1. An underappreciated aspect of Michael Mann's films is how sincere they are. His icy, removed, groove-on-manliness-and-violence vibe can distract from a consistent feel from each film that he is deeply invested in what happens to his characters. Most of the time this works, particularly in "The Insider," in which every scene is as intense and frightening as a shootout; sometimes, like with every female character in "Heat," this can be awkward and klutzy. But as much as he thinks about plot -- and boy, does he; Mann plots are like meticulous, over-detailed plans for putting together an Ikea dresser -- he cares about the people just as much, sometimes to his detriment. People get caught up in his inimitable style, and understandably so, but Mann, deep down, probably considers himself a writer first.
2. It's not fair to compare "Texas Killing Fields" -- directed by Mann's daughter, Ami Canaan Mann -- to anything Mann's done; the man is one of the most accomplished directors on earth, and his daughter is just cutting her teeth on her first film. But the movie begs for the comparison, taking the gritty crime elements and minimalist-but-vast scope that's Mann's signature and stripping it down even more. We're supposed to take cues from Mann's films -- Canaan Mann has worked on her father's film and studied under him -- and feel if not the same, at least respond to the same stimuli. But heavens, Mann would never be nearly this slack. "Texas Killing Fields" is a limp, confusing and sloppy would-be thriller that feels like it was left in the dryer too long. And it kinda looks ugly, too.
3. The film doesn't really go anywhere or establish any narrative sense, which is problem, since it's ostensibly a police procedural. Two Texas cops (Jeffrey Dean Morgan and, sigh, Sam Worthington) are investigating the death of a teenage girl while also keeping an eye on a particularly vulnerable one (Chloe Grace Moretz) and her addict mother (Sheryl Lee, in a reasonable impersonation of what Laura Palmer might have turned into when she got old). They roam around and question various locals of a small Texas town (actually shot in Louisiana, and this is the type of movie in which that makes a difference) to find what appears to be a serial killer. I'm pretty sure that's the story; it's all sort of vague, and not in mysterious, hazy type of way. It feels like whole sections of the film have been dropped, and occasionally characters will change their whole personalities from scene to scene, in order to move an incomprehensible plot around. I really don't understand half of what happens in "Texas Killing Fields," and I promise, I was paying as close attention as possible. Canaan Mann is so intoxicated with shots of a Texas (actually Louisiana) wasteland -- the "Fields" of the title are the dumping grounds for the serial killer, but the film never makes them into a palpable character of their own -- to explicitly make clear what's going on.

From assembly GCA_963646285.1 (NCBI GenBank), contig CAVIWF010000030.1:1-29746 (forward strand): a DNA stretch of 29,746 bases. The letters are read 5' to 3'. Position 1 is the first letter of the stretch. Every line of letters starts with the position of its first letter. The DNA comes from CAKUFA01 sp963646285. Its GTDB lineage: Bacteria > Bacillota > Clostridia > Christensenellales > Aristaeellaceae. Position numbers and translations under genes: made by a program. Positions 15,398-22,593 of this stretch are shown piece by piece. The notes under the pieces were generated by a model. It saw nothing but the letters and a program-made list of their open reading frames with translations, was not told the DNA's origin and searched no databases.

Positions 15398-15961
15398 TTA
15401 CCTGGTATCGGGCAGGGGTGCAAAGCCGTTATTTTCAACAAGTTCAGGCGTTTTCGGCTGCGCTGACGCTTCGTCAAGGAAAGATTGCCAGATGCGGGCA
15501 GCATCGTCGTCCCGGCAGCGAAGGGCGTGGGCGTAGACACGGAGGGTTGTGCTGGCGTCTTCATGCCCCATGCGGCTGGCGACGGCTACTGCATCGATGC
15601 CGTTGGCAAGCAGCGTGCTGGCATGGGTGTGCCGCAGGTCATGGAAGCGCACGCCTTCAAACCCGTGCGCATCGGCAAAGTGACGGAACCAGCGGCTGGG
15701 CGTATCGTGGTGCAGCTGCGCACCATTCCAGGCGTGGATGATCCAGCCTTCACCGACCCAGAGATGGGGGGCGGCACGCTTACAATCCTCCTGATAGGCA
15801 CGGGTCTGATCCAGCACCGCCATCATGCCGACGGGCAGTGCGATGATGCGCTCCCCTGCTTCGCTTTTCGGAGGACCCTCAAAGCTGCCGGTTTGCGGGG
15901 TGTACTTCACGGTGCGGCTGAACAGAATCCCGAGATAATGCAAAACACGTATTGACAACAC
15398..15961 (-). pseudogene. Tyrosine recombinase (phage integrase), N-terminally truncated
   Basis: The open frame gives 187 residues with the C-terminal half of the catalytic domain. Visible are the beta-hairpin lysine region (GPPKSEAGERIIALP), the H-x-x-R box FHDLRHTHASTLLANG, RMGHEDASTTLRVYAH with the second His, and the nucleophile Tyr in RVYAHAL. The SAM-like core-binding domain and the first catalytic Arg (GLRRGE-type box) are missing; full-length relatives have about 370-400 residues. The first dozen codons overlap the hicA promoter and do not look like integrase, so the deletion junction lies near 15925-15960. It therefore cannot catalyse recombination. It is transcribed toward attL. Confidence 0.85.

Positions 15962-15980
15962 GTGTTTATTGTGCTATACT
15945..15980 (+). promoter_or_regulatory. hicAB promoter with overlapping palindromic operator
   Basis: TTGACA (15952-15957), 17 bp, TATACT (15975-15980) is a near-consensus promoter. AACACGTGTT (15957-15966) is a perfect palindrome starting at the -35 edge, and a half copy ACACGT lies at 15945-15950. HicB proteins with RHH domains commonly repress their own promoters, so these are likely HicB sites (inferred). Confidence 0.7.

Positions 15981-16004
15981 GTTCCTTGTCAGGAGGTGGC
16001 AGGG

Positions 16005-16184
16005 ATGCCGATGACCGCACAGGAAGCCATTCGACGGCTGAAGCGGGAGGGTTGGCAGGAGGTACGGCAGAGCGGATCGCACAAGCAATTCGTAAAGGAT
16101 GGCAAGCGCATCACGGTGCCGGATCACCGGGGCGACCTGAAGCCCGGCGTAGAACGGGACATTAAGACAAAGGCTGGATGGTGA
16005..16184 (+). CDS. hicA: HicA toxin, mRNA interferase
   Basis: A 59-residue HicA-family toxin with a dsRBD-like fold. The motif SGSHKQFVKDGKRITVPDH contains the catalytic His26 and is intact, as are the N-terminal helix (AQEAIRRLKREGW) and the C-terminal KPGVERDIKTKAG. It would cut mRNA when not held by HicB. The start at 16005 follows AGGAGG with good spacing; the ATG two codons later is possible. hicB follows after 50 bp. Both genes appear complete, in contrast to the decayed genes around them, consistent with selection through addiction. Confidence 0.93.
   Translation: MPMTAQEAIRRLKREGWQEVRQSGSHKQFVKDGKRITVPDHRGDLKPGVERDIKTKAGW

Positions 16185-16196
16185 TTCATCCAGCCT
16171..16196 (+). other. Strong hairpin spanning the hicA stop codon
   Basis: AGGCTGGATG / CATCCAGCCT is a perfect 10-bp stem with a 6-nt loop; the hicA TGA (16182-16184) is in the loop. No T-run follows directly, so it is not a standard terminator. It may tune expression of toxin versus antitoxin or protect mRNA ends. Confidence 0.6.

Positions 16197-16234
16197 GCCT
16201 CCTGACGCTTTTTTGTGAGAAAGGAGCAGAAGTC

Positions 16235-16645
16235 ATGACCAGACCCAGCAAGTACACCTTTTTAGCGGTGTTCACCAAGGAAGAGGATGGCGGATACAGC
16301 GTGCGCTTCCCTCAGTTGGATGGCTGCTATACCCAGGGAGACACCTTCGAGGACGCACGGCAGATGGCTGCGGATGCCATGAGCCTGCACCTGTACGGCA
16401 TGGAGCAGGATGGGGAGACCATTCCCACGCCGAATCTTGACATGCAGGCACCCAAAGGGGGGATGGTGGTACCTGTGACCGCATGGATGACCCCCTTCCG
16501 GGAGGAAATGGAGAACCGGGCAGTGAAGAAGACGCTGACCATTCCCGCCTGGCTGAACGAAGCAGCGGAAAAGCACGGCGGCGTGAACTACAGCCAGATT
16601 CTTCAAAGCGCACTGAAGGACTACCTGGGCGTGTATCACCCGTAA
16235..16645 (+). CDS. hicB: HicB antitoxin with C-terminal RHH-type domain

4. Thus, Morgan's character is a transplanted New York City cop, though the movie never explains how he got to this sleepy Texas (actually Louisiana) town. And Worthington's character is the ex-husband of a police office from a nearby town (Jessica Chastain, barely in the movie at all), though the movie doesn't explain their relationship or do much with it. The film just hasn't thought about these characters all that much; they're just sort of roaming around, going through the motions to catch a serial killer whose identity the audience kind of suspects five minutes into the film. It's a collection of soggy scenes that don't add up to anything. At one point, Morgan just starts pounding on some guy in a bar, and for the life of me, I had no idea why.
5. Canaan Mann doesn't get much help from her cast. Morgan's fine, in a going-through-the-motions type of way. But, seriously, something's gonna have to be done about Worthington. Can we stop it, please? This is Worthington's third independent movie of the year -- along with "The Debt" and "Last Night" -- and he's been an empty stiff in all three of them. Dude, it's nice that you're trying, but go get back in your "Clash of the Titans" movies and leave the rest of us alone. (At least neither of those two movies asked him to do a Texan accent. Yikes.) Even Chastain, who is terrific in everything, can't break through with a convincing character; when you keep forgetting that Jessica Chastain is in a movie, you're watching a movie that is wasting valuable resources. "Texas Killing Fields" maybe could have been something, at some point, but it has no idea what it's doing and no idea how to do it, anyway. Mann will compliment his daughter on her movie, as he should as a father, but deep down he'll know how much of a mess it is. Maybe he'll try to remake it someday.